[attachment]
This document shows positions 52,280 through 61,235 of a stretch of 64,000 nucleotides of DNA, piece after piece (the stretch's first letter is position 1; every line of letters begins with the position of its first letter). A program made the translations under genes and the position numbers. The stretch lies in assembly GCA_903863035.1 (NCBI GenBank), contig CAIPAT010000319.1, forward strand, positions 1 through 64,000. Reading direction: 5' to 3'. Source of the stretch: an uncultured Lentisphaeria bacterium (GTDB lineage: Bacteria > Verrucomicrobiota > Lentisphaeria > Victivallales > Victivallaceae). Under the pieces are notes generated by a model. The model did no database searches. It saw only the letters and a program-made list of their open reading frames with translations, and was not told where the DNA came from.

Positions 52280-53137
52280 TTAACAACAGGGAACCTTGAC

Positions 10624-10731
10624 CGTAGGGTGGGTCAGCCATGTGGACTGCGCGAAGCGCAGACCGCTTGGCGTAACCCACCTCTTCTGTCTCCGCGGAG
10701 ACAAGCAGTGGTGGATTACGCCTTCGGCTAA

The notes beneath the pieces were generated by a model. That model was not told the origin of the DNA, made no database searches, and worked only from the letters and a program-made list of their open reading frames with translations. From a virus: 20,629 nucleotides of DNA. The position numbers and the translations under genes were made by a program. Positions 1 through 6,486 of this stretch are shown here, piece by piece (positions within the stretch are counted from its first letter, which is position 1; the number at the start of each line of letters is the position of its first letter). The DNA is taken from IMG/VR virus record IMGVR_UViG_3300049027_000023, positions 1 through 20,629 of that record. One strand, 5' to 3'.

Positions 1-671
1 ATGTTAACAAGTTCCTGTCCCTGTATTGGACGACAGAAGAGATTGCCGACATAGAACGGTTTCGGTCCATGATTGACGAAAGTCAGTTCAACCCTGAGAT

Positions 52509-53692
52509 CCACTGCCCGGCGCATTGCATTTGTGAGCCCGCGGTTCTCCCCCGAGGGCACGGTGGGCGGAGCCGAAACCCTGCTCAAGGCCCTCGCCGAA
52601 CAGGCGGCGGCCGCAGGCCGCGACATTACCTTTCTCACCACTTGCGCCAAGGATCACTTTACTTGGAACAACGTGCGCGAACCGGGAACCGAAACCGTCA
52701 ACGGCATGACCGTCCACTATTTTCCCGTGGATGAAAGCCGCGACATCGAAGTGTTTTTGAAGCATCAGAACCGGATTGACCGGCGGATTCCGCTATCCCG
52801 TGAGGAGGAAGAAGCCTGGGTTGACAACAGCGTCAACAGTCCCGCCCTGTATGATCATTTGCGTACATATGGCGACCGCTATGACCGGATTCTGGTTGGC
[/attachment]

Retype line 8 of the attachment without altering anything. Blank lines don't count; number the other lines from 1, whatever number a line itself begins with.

Positions 1-671